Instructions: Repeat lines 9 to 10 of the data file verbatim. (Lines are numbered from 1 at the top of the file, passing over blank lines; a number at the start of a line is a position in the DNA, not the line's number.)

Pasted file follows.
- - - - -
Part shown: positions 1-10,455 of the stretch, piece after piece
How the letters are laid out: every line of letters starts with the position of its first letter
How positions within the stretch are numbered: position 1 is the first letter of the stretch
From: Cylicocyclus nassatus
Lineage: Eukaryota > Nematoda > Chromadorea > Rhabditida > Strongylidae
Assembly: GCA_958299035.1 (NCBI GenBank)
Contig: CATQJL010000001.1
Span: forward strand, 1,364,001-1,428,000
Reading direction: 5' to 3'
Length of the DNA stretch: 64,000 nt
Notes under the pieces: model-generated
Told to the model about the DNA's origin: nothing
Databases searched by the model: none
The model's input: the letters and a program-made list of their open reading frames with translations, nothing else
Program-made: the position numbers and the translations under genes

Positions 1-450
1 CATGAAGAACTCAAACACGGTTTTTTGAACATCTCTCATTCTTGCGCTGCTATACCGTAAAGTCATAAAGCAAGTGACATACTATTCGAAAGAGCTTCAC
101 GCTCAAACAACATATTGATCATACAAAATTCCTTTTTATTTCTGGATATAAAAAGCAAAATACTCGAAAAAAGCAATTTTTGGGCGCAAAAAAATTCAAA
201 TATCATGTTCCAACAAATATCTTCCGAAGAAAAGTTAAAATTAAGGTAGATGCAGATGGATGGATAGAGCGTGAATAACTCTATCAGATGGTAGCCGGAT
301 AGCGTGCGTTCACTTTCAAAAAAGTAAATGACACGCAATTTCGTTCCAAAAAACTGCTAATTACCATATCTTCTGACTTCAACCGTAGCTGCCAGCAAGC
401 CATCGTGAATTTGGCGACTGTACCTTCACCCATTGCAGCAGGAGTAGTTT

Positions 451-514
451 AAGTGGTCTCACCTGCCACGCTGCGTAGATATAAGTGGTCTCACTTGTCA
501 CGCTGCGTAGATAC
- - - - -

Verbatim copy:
Reading direction: 5' to 3'
Length of the DNA stretch: 64,000 nt